Chemical Rights Hearings – Gerald R Stahl Grand Rapids DUI and OWI Defense Lawyer
Have You or Someone You Know Been Charged with DUI or OWI?
In Michigan, the police officer must inform you of your chemical rights prior to administering a chemical test in order to determine the presence of a controlled substance in your body. The chemical rights are recited by an officer from a form used by which he will check off or date at the time he reads you this information.
The information is as follows:”IF YOU WERE ASKED TO TAKE A PRELIMINARY BREATH TEST PRIOR TO YOUR ARREST, YOU MUST STILL TAKE THE TEST I AM ABOUT TO OFFER YOU. If you refuse to take this chemical test, it will not be given without a court order but I may seek to obtain such a court order. Refusal to take this test shall result in the suspension of your operators or chauffeurs licenses and vehicle group designation or operating privilege, and the addition of six points to your driving record. After taking the chemical test you have a right to demand that a person of your own choosing administer a breath, blood or urine test. You will be given a reasonable opportunity for such a test. You are responsible for obtaining a chemical analysis of a test sample taken by a person of your own choosing. The results of both chemical tests shall be admissible in a judicial proceeding, and will be considered with other competent evidence in determining your innocence or guilt.”
In most cases if you refuse the chemical rights test offered by the police officer, they will request a search warrant for the drawing of blood. Often times this is done by calling the Judge at his home and faxing a copy of an affidavit to the Judge that is reviewed and signed if the Judge believes that the affidavit contains probable cause for the search warrant. Although the blood is drawn, you may later contest the validity of blood drawn in an effort to suppress the results of that test but you are limited to certain issues.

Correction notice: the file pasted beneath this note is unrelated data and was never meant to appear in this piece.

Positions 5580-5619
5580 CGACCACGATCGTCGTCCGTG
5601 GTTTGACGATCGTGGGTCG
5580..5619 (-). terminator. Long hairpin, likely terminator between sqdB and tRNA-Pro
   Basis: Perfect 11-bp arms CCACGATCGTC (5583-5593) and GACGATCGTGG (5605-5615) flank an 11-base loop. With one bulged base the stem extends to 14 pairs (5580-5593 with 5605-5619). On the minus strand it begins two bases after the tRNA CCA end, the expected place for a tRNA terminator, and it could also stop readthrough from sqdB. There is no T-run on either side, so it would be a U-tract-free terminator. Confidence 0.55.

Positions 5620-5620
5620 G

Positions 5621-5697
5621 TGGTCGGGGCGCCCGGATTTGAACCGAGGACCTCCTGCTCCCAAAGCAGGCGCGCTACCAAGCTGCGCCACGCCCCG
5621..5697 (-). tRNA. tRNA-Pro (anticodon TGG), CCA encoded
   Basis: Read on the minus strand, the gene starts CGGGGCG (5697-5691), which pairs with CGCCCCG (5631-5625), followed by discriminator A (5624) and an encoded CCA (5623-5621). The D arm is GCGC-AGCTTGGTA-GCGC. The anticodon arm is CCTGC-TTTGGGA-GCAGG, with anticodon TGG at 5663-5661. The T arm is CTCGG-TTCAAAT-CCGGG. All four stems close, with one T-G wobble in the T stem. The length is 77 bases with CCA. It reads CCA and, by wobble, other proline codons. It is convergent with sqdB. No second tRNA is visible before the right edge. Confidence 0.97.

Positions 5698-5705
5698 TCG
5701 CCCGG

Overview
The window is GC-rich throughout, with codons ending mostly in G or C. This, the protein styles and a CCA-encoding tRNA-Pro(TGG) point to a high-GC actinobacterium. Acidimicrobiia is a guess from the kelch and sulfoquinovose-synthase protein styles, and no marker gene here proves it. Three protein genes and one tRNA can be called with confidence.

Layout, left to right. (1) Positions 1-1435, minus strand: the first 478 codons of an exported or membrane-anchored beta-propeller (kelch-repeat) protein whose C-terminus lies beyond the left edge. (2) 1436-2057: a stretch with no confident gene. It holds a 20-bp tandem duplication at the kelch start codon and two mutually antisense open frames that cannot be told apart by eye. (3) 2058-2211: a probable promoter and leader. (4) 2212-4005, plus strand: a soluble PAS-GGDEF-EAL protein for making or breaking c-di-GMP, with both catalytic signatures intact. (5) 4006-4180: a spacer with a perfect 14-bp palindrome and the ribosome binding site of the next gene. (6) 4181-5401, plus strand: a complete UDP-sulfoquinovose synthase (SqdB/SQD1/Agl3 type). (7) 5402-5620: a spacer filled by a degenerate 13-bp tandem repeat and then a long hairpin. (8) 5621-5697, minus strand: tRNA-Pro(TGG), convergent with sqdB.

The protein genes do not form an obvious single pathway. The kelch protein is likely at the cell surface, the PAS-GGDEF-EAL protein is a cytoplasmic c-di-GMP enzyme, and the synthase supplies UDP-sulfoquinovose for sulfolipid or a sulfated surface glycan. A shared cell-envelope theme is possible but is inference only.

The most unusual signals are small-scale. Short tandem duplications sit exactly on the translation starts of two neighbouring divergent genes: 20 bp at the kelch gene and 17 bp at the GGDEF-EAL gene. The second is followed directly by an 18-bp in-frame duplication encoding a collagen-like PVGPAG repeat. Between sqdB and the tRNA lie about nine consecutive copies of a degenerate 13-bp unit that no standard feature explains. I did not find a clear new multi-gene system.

The hearing will be recorded and will be limited to the following issues as set forth in section 625f of the Michigan Vehicle Code:
- Whether the peace officer had reasonable grounds to believe that petitioner committed a crime described in section 625c (1) of the Michigan Vehicle Code.
- Whether petitioner was placed under arrest for a crime described in section 625c (1) of the Michigan Vehicle Code.
- Whether petitioner reasonably refused to submit to the chemical test upon the request of the officer.
- Whether petitioner was advised of the chemical test rights under section 625a (6) of the Michigan Vehicle Code.
- The Drivers License Appeal Division hearing is a hearing that is done at an office of the Secretary of State and is administrative in nature. This means that essentially, the rules of evidence are somewhat relaxed and the setting is less formal than a normal Courtroom. At this hearing, the police officer has the burden to go forward and establish the four issues set forth above. However, this hearing is not complicated for the officer and is generally a matter of routine performance of his duties in a drunk driving arrest. Consequently, in these hearings it is often difficult for the defendant to prevail.
Implied Consent Suspension in Michigan May be Appealed
The request of the Traffic Safety Division for hearing must be mailed within 14 days of the date of arrest or your operator’s or chauffeur’s license and vehicle group designation or operating privilege will be automatically suspended. You are not required to have an attorney at this hearing, but an attorney may represent you if you wish.
“Better Call Stahl” Grand Rapids Criminal Defense Lawyer
Gerald R Stahl is a Grand Rapids Defense Attorney for Drunk Driving, DUI and OWI all using your chemical rights arrests in Kent, Ottawa, Allegan and Newaygo Counties. Let Gerald R Stahl’s 30 years of helping people charged with DUI work for you. Gerald R Stahl is conveniently located on East Beltline near Knapp’s corner and the 63rd District Court.
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